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Hennepin Co. Attorney Mike Freeman not seeking re-election

In a released statement Freeman cites his age and length of service as the county's top prosecutor among reasons for stepping away.

MINNEAPOLIS — The video above aired on May 29, 2020.

After serving what will be 24 years in the top prosecutor's chair, Hennepin County Attorney Mike Freeman says he will not seek re-election in 2022. 

Freeman made the announcement Wednesday, saying "it's time to move on." He mentioned both his age (73) and time in office among reasons for stepping aside. 

"I am particularly proud of our never ceasing commitment to do the right thing. It is not easy work; the questions of justice are difficult, and the right path is not always clear. And we have made mistakes. But we have always done our best, sought to do the public good and told the public when we were wrong."

In a press release, Freeman cited the establishment of the Domestic Abuse Service Center (a one-stop agency for victims of domestic violence), the move to embed prosecutors in local police departments, reforms in bail reduction and pre-trial incarceration for low level crimes, and ending the use of Grand Juries in officer-involved deadly force cases as accomplishments during his time in office. 

During his time in office, Freeman has served as both President of the Minnesota County Attorneys Association and the National District Attorneys Association. 

But Freeman's time as Hennepin County Attorney has not been without controversy. He has been criticized for not charging police in fatal use-of-force incidents, many involving the Black community like the shooting of Jamar Clark. He was also roundly assailed for originally filing what many saw as insufficient charges against the officers who killed George Floyd, and then requesting an expensive security detail after backlash and alleged threats.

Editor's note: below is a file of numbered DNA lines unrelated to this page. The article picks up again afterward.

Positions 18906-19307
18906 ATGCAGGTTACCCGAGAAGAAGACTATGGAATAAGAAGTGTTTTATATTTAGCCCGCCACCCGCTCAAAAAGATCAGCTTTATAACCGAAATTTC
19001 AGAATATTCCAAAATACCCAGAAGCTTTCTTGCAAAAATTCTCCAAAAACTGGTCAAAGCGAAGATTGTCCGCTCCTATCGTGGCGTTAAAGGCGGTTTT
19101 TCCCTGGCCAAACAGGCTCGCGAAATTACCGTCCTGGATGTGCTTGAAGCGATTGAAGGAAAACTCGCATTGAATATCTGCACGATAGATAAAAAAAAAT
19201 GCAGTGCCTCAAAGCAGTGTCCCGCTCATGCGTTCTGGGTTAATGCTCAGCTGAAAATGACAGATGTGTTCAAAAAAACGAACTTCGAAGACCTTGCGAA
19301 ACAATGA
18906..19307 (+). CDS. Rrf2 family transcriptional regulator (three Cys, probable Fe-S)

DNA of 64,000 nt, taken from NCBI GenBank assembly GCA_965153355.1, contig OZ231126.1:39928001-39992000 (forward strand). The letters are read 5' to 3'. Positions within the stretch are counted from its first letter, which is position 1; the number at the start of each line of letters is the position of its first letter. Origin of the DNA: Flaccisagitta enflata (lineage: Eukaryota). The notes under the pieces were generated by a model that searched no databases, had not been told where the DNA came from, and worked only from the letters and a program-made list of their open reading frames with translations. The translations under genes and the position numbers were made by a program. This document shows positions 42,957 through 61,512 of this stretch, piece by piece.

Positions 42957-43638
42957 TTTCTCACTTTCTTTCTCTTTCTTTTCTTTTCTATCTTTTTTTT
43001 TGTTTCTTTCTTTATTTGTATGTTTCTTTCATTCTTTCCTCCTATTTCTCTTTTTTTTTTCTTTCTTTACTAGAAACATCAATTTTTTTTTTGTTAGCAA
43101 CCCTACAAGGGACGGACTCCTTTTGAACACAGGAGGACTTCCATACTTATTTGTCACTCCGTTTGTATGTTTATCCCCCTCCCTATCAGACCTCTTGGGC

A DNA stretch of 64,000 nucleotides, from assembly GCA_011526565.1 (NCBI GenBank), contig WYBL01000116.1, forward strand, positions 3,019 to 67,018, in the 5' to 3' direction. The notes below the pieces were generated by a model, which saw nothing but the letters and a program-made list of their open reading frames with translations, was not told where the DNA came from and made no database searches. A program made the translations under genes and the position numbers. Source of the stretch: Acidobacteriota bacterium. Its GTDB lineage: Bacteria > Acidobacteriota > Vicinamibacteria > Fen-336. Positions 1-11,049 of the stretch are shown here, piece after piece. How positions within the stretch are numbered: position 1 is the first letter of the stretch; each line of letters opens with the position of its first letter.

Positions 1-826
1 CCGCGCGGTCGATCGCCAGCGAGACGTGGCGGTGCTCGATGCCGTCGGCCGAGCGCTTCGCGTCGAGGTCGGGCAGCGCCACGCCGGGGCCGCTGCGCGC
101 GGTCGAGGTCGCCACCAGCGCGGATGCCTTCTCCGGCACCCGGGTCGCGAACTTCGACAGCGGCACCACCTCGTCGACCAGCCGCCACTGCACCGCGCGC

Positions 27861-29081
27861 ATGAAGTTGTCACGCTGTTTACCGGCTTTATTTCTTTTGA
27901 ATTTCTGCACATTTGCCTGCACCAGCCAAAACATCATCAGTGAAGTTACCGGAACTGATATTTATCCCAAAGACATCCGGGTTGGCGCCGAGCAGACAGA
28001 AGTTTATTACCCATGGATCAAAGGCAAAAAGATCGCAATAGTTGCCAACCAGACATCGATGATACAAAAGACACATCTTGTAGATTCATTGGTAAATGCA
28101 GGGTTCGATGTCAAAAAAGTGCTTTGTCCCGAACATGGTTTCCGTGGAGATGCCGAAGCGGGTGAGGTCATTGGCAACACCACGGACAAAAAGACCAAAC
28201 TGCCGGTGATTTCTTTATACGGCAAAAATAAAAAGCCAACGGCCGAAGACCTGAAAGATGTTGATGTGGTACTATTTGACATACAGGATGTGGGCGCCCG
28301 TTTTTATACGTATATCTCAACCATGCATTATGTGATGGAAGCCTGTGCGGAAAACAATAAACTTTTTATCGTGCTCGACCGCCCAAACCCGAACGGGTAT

RELATED: Motion to remove Freeman from George Floyd case filed by former officer's attorney

Freeman says he does step away with regrets. 

"My deepest regret is that, to date, we have not been able to bring charges against the person who fired a shot that pierced a home and killed 3-year-old Terrell Mayes in December 2011. Nor have we, so far, been able to bring charges against the people who were recklessly shooting at each other and, instead, killed 9-year-old Trinity Ottoson-Smith and 6-year-old Aniya Allen and critically wounded 10-year-old Ladavionne Garrett, Jr. Our efforts must never cease to stop this senseless killing of children.

Still, the bottom line of Freeman's message is that despite the challenges of a difficult mission, he and his staff have done the best they could for the people of Hennepin County. 

"I am proud of the job we did; I know this office will continue to serve justice and the people of Hennepin County well. I am grateful for the opportunity to serve with you and pledge my continued best efforts in the remaining months of this term."

RELATED: Reward of up to $180K offered in shootings of three Minneapolis children

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